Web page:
Friday, December 02, 2011

Researcher Alert: CIRM Readying $57 Million in New Opportunities

The California stem cell agency is proposing to pump $30 million into new research involving reprogrammed adult stem cells and another $27 million into fresh efforts to speed development of clinical therapies.

In a memo prepared for the CIRM directors meeting next week in Los Angeles, the agency's staff said the $30 million effort could generate "disease-in-a-dish models" that "have the potential to make drug discovery faster, more efficient and more personalized to individual patients."

The "disease-in-a-dish" plan was dubbed a "human pluripotent stem cell (hPSC) initiative" by the staff. The goal is to generate high quality stem cell-based tools for use by the researchers and drug developers.

The proposal includes four elements, one of which is collaboration with the NIH to develop cell lines from patients with Huntington’s Disease, Parkinson’s Disease, and Amyotrophic Lateral Sclerosis. No cost was specified on that effort. Also recommended to directors was a $4 million disease line award round, a $16 million core hiPSC derivation round and a $10 million stem cell bank round. The RFAs would go out in May of next year with funding expected early in 2013.

The staff memo on the initiative did not mention human embryonic stem cells, but a spokeswoman for the agency said they were not excluded from the effort.

The other new grant proposals up next week grew out of a recommendations from a blue-ribbon panel that CIRM organized last year to examine its operations. One element in the plan is a $12 million "bridging fund" that would apply only to current CIRM-funded projects in three areas: disease team grants, some early translational projects and clinical development projects. The bridging fund would provide up to $3 million for up to one year for each recipient, if CIRM President Alan Trounson approves the project. Trounson would be assisted in his evaluation by staff and external consultants, if necessary.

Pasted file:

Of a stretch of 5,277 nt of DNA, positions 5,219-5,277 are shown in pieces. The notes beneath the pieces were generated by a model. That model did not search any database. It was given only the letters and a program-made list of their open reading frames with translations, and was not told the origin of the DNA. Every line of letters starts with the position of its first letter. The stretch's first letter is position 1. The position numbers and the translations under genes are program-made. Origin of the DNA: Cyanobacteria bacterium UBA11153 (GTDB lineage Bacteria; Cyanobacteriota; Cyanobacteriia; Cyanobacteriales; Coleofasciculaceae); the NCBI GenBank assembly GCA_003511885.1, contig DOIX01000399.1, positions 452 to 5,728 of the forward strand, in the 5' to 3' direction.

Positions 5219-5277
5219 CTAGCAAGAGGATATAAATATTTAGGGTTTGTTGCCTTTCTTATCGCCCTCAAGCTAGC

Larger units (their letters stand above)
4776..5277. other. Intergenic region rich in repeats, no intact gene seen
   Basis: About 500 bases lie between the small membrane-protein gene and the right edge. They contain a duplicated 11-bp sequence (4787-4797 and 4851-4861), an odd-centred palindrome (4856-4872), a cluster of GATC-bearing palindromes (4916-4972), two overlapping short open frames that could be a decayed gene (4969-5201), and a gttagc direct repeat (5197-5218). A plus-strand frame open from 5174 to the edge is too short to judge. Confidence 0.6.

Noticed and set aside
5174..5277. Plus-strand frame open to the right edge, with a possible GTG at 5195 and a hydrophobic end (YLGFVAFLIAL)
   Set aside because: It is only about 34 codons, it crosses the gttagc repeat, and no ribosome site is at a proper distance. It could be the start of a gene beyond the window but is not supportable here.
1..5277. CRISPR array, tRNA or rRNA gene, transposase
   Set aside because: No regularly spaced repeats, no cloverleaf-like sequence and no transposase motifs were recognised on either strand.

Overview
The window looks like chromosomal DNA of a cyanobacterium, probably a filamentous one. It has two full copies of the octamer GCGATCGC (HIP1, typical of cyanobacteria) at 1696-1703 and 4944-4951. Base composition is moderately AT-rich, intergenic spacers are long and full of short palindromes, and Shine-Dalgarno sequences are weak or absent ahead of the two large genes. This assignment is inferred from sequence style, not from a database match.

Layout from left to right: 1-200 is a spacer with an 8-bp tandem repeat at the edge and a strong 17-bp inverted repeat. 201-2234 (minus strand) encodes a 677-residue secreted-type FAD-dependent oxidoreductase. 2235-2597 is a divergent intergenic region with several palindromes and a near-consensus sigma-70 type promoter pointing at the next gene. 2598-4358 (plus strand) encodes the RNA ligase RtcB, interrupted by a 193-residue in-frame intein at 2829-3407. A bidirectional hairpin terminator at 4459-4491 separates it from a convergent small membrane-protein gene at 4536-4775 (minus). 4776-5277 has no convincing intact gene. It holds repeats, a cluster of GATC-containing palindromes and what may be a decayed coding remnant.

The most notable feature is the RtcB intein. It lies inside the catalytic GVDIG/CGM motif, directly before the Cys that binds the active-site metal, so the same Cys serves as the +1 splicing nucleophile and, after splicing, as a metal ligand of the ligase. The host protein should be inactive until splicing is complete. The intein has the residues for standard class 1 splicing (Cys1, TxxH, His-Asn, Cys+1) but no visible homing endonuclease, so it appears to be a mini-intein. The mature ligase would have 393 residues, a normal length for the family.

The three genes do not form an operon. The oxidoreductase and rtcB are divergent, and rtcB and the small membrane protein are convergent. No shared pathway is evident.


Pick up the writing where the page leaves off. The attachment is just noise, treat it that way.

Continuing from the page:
The second part of the response to the review panel's finding is an "external innovation initiative" to support collaborative efforts of CIRM grantees to work with teams that CIRM said are "making extraordinary progress outside California."

The $15 million program would provide awards as often as two times a year. The maximum amount on each award was not specified.

Ellen Feigal, CIRM's vice president of research and development, said in a memo to directors that examples of potential projects included collaborative efforts with the NIH and work with the Harvard Stem Cell Institute and its disease-focused programs.

Some of the latest CIRM initiatives are open to biotech businesses. Others are open only to non-profit or academic researchers.

(Editor's note: An earlier version of this item did not include the sentence dealing with human embryonic stem cells.)

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